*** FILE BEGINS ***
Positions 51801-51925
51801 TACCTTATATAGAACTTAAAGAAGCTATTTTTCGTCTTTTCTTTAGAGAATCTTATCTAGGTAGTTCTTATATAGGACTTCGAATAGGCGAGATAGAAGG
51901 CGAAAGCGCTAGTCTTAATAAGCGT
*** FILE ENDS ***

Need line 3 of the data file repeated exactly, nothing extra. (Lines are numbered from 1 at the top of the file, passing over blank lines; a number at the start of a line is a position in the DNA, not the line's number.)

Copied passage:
51901 CGAAAGCGCTAGTCTTAATAAGCGT